Soul Music Great CHARLES WRIGHT Pens First In Series of Autobiographies “UP FROM WHERE WE’VE COME”
Inaugural Book Details 56 Chapters of Racism and Hardship
The Wright Family Faced As Sharecroppers Near Clarksdale,
Mississippi Circa The ’40s
Book Includes a Glowing and Empathetic Foreword by Little Richard
Los Angeles, CA — October 5, 2015 — While fans of Soul Music great Charles Wright are accustomed to hearing the singer/songwriter/guitarist shout “Express Yourself ” on oldies radio, in movies and dozens of television commercials, the multi-talented messenger has taken up his pen to complete the first in a planned series of autobiographies that detail his profound life story as a southern Black man that miraculously brought himself from poverty to prosperity. The inaugural installment is “Up From Where We’ve Come,” an up-close and intimate telling of the Wright family’s profound struggles as sharecroppers near Clarksdale, Mississippi through the 1940s. Written in the raw dialects and rhythms of how Blacks and Whites communicated with each other in the era, it is a riveting insider’s glimpse into the realities of the times.
In the Preface to his book, Wright writes, “Some may consider these chapters a vital part of American history which has yet to be told in this particular fashion. “Truer words could not be spoken as the reader receives a series of history lessons from a firsthand account straight out of the memories of a most impressionable and observant youth. Through his hindsight insights as an older/wiser man, Charles Wright imparts knowledge, culture and context in each of the tome’s 56 chapters.
Through Wright’s eyes, the reader will meet his long put upon father, his wily but loving mother, his young brothers, sisters and cousins, and two different White land owners that overworked and underpaid them all with utmost disrespect to go around. While no one that studies history will find that surprising or enlightening, the personal portrait shared here makes it all the more poignant and real.
Along with the strife and struggles, however, are visions from a wide-eyed child of the natural world around him and the industrial changes happening on that very land. There’s the warmth and play of a family co-existing in a shabby home in spite of hard times. And then there’s a love story between a woman and a man that blossoms against all odds and challenges as they fight to understand each other, support each other and still find a way to romance each other.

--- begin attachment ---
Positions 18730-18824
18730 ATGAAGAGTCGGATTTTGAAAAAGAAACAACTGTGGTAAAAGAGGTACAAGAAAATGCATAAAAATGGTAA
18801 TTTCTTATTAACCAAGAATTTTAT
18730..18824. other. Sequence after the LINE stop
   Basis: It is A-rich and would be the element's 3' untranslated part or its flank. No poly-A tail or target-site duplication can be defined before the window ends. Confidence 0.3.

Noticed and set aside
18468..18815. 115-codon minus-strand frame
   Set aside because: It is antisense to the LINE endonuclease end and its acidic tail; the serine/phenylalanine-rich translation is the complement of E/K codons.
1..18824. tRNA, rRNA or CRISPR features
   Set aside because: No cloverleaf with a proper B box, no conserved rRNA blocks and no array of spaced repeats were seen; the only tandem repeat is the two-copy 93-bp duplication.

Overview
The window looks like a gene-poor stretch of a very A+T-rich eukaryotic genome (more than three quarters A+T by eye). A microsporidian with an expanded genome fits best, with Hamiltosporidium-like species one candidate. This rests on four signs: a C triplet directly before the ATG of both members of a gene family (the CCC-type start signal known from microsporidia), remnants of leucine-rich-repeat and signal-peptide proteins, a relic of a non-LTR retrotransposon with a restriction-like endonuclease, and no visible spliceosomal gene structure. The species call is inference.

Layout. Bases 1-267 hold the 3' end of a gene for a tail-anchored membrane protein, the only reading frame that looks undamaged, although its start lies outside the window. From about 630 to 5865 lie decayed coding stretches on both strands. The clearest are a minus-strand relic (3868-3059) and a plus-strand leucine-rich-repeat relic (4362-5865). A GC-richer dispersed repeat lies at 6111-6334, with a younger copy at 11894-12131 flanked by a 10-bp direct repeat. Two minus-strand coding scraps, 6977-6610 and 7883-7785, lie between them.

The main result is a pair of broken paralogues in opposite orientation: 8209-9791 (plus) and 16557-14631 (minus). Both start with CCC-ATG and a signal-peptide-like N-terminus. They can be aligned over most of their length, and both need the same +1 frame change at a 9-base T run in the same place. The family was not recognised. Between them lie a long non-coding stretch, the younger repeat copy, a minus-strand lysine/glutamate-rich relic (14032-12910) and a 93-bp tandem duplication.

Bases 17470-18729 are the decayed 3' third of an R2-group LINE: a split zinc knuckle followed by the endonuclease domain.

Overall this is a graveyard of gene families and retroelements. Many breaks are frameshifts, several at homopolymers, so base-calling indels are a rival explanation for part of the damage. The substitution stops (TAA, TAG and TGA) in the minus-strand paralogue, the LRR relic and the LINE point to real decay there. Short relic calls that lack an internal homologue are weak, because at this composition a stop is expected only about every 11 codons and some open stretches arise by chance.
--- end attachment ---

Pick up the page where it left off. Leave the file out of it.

“Up From Where We’ve Come” emerges as a triumphant and highly unique literary statement from a man whose music has already touched several generations of fans. So powerful are the stories that Wright has not one but four separate Forewords from supporters across the spectrum: California Congresswoman Maxine Waters, Rock ’n’ Roll Originator Little Richard, acclaimed Broadcast Journalist Roland Bynum and renowned Music Educator Reggie Andrews.
“I wanted to reveal just how thin the line between sharecropping and slavery really was. It’s important to me because I spent a significant part of my life under that regime. I started writing this book 40 years ago. It’s something – given the right circumstance – I wish I could have shared long ago…But now is the optimal time because discrimination never went away. Racism simply vaulted to a whole ’nother level. Honestly, in some cases, I’d take the way it used to be over what it is today. The process of systematic racial elimination is extremely ugly to me. I can see it so clearly. I need others to see it, too. So I’m expressing myself.”
Charles Wright is a world-renowned musician and songwriter best known as the leader of the ’60s-founded Charles Wright & The Watts 103rd Street Rhythm Band and for recording the enduring 1971 classic “Express Yourself ” (#3 R&B, #12 Pop – Billboard). The ensemble also recorded the classics “Loveland ” (sung by drummer James Gadson who became an ace session musician in Los Angeles), “Do Your Thing ” (featuring lead guitarist Al McKay who went on to become a star member of Earth Wind & Fire) and the racial equality anthem “Comment” (also recorded by jazz legend Les McCann, alternative rockers Wilco and others). The Watts 103rd Street Rhythm Band also worked closely with Bill Cosby in its infancy as his backup band for a music album (Silver Throat: Bill Cosby Sings – 1967) leading to The Watts 103rd Street Rhythm Band becoming the first R&B act to succeed on Warner Brothers Records with its self-titled debut LP the same year.
Wright still records Doo Wop, Blues, Soul, Pop and Funk music – now on his own label, A Million $ Worth of Memories Records. His latest CD is Let’s Make Love Tonight. He also has a forthcoming CD, tentatively titled Be Careful What You Wish For, featuring the already released first single, “Lookin’ For An Ugly Woman! ” His company slogan: “True Soul Music Made By Human Beings, Not By Machines.” Also among his new recordings is a remix of “Express Yourself,” this time tied-in with a cell phone app. Charles Wright has come a long way.
Miles High Productions